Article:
Bronchitis occurs when the bronchial tubes found in the trachea become inflamed. This inflammation also swells the breathing tubes in the lungs, making it hard for one to catch their breath. There is also an increased production of fluids in the lungs. This inflammation is often caused by a viral infection and leads to a diagnosis of acute bronchitis.
When you develop bronchitis, you will also develop a cough which can appear suddenly. In conjunction with bronchitis, you may also experience the common cold symptoms including a sore throat, runny nose, and sinus congestion. Bronchitis is also common with the flu, the RSV virus, and sinus infections. Certain bacteria can also lead to the development of bronchitis as can the inhalation of hazardous debris and chemicals including tobacco smoke and chemical solvents. Medical treatment should be sought when shortness of breath occurs with the coughing. You may also need a doctor’s care if your cold or flu symptoms become urgent such as with a high fever or you cough up discolored mucus frequently. Treatment for acute bronchitis may involve albuterol treatments or anti-inflammation drugs to reduce the bronchial swelling.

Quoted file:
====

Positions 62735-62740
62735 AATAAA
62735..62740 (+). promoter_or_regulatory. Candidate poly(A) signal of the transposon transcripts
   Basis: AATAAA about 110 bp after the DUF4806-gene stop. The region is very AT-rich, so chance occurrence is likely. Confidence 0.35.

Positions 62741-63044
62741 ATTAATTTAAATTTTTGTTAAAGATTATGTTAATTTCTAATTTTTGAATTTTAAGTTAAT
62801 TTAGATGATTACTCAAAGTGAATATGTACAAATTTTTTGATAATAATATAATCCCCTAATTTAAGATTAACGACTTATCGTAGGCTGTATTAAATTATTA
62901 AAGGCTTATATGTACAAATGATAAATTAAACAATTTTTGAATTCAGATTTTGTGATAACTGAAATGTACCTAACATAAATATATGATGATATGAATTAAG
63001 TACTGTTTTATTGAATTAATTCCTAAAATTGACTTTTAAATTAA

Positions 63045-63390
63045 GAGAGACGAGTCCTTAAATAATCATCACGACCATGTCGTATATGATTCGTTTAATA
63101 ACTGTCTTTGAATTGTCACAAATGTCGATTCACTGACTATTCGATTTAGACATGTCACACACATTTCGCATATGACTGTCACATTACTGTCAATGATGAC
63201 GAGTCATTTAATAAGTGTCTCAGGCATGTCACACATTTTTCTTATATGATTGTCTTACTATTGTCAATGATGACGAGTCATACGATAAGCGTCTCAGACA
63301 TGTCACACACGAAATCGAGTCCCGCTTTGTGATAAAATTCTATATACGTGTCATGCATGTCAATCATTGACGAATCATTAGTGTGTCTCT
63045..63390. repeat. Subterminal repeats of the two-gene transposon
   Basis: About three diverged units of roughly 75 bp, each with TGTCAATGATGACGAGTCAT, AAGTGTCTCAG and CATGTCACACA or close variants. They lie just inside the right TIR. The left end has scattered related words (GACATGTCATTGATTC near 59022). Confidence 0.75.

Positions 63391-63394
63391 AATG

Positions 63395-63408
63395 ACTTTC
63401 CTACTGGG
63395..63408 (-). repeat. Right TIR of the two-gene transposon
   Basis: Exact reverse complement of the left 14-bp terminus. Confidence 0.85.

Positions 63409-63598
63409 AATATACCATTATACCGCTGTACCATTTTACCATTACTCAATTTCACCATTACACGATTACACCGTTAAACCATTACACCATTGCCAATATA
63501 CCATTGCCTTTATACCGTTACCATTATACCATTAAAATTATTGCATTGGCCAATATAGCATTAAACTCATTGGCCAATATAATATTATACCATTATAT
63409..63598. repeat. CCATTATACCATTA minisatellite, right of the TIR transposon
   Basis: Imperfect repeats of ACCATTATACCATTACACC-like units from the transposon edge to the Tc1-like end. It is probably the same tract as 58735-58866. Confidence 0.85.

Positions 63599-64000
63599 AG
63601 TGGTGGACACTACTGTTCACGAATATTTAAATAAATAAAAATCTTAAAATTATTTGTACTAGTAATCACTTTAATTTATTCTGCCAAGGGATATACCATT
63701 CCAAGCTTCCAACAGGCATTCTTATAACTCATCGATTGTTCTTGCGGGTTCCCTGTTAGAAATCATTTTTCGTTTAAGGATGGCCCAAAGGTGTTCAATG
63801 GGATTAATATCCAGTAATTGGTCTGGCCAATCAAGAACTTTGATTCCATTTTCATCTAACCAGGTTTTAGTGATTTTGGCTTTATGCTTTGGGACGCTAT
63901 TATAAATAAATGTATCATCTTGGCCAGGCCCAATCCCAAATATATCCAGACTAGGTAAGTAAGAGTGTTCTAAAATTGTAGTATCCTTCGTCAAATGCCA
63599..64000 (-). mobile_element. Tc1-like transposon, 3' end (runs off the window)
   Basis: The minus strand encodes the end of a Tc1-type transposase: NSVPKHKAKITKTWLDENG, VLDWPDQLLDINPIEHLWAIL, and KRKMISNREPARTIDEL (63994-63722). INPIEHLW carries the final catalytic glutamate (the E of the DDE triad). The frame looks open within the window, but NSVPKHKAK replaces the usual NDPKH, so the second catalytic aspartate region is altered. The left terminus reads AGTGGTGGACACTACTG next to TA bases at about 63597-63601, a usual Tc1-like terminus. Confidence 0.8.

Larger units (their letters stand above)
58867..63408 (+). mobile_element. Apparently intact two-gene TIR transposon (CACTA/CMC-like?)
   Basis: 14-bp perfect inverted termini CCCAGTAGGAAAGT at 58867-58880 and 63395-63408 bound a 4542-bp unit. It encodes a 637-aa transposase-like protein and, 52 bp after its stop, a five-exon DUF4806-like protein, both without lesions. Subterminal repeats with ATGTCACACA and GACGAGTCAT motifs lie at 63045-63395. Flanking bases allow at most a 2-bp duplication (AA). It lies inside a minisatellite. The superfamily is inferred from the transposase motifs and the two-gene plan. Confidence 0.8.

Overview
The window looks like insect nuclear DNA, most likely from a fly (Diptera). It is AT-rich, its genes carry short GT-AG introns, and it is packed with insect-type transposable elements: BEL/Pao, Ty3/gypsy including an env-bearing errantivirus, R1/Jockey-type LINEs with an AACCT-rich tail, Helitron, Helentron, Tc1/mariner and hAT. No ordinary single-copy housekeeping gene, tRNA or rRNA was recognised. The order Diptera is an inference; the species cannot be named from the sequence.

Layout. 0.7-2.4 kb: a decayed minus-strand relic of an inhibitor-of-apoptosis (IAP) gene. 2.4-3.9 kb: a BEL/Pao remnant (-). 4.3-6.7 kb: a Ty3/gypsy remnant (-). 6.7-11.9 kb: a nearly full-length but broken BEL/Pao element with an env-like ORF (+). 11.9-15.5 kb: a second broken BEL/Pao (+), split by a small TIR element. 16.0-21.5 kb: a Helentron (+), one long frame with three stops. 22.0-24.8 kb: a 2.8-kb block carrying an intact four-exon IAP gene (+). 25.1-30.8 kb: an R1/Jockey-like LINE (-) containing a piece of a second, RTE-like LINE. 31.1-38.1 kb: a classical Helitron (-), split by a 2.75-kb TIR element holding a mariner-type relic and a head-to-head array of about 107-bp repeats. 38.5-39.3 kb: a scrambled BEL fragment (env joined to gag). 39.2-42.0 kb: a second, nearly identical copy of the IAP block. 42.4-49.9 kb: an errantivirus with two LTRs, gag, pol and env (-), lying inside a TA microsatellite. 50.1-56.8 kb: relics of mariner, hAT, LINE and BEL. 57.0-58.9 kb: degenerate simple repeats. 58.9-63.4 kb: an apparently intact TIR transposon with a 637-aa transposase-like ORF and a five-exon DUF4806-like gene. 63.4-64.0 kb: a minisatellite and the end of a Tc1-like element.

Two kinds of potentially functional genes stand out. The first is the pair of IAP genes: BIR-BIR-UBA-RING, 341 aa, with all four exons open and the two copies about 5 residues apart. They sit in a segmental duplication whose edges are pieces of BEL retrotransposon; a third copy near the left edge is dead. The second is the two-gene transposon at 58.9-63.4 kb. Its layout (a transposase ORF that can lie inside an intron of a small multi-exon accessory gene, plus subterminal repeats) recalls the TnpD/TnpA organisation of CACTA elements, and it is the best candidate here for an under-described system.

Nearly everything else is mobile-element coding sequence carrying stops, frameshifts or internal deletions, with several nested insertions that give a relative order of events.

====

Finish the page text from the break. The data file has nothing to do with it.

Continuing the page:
There is also the possibility of developing chronic bronchitis which produces a daily cough that results in producing phlegm with each cough for a period of at least three months. Shortness of breath and wheezing are also symptoms of chronic bronchitis and require medical attention. Doctors may use diagnostic tests along with a physical exam to diagnose chronic bronchitis. A chest x-ray, blood tests, and a CT scan of the chest are all tests which may be administered. Cases of chronic bronchitis will require ongoing treatment including bronchodilators like albuterol to relate the bronchi muscles and make breathing easier. Steroids may also be administered to reduce inflammation.
Those undergoing treatment for both acute and chronic bronchitis may be restricted in their activities due to the difficulty in breathing. Those with bronchitis should also avoid work environments where chemicals and debris are frequently found in the air which can trigger additional breathing problems, such as COPD. A doctor will recommend the appropriate amount of time to remain out of work depending on a case-by-case diagnosis.